Big demand for pay by phone tech, claims Nokia
The sole manufacturer of NFC handsets
Nokia is championing the success of its UK NFC trial, claiming that almost 80 per cent of users want contactless payment systems on their mobile phone - a happy coincidence for Nokia, since no one else is making NFC handsets as yet.
The trial - the largest in Europe - saw 500 punters equipped with NFC-capable handsets loaded with applications for Transport for London's Oyster and Barclays payWave system, along with some credit to play with between November '07 and May '08.
The Oyster application enabled trial participants to travel on tubes, buses and trains, by waving the phone near the reader, while payWave was used for small-scale purchases (under a tenner) in a range of shops, including Threshers off-licences.
Nokia reckons the trial was a huge success, with 89 per cent of users liking the Oyster integration, while two-thirds were interested in hanging on to their payWave functionality. Apparently 22 per cent of triallists increased their use of public transport too, but that could be thanks to the £60 credit they were all given at the start of the trial - or the £200 that 225 of them received.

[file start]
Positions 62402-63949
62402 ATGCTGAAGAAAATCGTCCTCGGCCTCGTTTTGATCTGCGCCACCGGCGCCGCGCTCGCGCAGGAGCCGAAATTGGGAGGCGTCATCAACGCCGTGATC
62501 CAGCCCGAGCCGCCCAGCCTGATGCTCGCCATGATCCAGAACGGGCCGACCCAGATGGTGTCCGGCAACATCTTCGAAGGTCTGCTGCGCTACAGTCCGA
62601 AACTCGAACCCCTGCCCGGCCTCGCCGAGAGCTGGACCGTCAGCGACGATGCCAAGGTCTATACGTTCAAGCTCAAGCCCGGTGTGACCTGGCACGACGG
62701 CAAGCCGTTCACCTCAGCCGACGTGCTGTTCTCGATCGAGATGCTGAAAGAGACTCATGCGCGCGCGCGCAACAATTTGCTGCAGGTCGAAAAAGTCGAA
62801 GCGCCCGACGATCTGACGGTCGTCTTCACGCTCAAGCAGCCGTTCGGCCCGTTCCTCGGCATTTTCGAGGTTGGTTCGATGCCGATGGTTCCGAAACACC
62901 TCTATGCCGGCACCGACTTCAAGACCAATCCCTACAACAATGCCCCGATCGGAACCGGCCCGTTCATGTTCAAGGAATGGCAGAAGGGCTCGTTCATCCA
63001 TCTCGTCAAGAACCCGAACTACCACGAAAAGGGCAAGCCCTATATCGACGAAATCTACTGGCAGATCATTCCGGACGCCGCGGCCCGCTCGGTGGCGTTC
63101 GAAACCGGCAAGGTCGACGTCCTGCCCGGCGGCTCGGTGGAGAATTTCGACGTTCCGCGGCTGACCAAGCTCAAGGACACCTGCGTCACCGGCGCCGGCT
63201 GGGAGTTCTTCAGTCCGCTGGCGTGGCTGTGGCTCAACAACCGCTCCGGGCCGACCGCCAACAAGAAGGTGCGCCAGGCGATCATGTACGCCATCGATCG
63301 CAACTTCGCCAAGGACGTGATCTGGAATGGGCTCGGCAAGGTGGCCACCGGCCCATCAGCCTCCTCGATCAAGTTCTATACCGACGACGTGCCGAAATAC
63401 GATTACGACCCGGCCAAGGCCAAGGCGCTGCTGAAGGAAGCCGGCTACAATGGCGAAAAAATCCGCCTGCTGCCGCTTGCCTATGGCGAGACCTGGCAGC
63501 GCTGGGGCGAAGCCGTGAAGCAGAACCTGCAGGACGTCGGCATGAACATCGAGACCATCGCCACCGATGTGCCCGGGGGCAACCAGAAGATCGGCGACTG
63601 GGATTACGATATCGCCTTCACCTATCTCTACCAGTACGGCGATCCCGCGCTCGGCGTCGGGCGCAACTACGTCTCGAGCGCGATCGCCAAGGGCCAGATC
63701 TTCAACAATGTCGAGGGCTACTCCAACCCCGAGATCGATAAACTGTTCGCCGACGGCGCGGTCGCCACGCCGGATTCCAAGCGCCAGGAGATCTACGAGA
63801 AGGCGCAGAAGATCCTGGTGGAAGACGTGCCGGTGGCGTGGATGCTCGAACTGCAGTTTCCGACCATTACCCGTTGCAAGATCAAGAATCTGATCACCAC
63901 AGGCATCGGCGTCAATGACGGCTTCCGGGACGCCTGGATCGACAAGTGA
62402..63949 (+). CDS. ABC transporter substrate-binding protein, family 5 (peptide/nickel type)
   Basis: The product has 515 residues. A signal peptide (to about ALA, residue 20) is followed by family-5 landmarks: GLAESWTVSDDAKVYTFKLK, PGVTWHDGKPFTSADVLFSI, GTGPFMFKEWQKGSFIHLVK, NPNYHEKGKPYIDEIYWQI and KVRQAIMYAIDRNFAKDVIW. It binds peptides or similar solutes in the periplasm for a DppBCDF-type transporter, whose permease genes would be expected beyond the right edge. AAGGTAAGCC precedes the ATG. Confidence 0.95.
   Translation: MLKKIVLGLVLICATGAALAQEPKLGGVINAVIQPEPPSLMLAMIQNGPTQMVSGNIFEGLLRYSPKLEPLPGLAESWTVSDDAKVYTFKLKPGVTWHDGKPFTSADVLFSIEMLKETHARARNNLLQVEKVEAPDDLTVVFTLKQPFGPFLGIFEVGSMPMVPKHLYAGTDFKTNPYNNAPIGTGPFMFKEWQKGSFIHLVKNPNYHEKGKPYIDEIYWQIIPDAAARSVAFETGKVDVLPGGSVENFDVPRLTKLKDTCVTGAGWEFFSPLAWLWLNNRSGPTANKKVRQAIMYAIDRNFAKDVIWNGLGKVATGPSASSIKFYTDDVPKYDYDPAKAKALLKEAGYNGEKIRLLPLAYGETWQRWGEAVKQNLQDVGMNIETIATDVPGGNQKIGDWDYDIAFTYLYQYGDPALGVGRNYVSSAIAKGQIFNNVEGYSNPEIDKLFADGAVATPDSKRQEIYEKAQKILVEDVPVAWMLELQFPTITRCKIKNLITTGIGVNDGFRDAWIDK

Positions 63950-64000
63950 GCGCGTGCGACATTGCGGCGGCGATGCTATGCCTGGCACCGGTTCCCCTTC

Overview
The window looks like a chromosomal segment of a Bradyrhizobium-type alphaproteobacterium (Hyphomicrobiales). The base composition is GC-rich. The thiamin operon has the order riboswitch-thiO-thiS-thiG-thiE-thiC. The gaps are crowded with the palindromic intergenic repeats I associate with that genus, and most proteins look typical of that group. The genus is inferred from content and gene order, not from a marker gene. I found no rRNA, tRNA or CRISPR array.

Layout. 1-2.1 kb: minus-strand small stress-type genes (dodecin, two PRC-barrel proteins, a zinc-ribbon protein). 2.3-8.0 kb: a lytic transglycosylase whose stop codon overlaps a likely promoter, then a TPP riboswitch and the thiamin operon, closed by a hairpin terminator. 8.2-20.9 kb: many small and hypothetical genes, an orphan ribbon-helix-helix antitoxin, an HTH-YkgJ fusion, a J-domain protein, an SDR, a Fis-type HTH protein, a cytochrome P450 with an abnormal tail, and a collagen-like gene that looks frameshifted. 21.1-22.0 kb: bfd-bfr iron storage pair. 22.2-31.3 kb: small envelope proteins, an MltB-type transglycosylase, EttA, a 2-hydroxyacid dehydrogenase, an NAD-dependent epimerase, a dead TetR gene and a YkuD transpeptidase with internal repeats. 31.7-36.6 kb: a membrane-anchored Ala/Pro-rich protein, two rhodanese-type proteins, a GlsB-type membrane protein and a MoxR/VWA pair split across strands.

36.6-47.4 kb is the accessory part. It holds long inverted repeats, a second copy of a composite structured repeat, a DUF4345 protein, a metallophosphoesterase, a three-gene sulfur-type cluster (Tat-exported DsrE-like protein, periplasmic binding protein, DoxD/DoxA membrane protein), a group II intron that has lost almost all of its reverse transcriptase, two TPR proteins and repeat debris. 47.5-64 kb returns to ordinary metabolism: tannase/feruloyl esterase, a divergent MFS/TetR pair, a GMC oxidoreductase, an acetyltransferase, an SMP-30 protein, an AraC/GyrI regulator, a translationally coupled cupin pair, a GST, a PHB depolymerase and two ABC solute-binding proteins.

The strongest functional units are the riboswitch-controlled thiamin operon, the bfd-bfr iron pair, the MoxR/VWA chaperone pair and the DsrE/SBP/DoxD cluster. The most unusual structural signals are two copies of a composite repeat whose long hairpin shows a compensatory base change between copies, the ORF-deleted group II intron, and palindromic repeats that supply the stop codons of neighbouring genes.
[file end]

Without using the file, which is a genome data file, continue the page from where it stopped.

The entire phone industry along with Nokia itself is constantly searching for more technology to put into handsets, and NFC fits the bill well. The applications don't draw on the phone battery in normal use, and the phone interface is just used to interrogate the apps to see the remaining credit and suchlike - so the apps continue to work if the phone is switched off, and the integration is quite simple.
Nokia also maintains control of application distribution, excepting a few special handsets that used the SIM to host apps as a sop to O2 - all of which suits the Finns well.
Nokia isn't commenting on how many of the trialists used their payWave functionality, which is the more interesting figure - replacing an Oyster card with a phone handset is a pretty obvious evolution, but replacing cash with such a system is more of a leap of faith. ®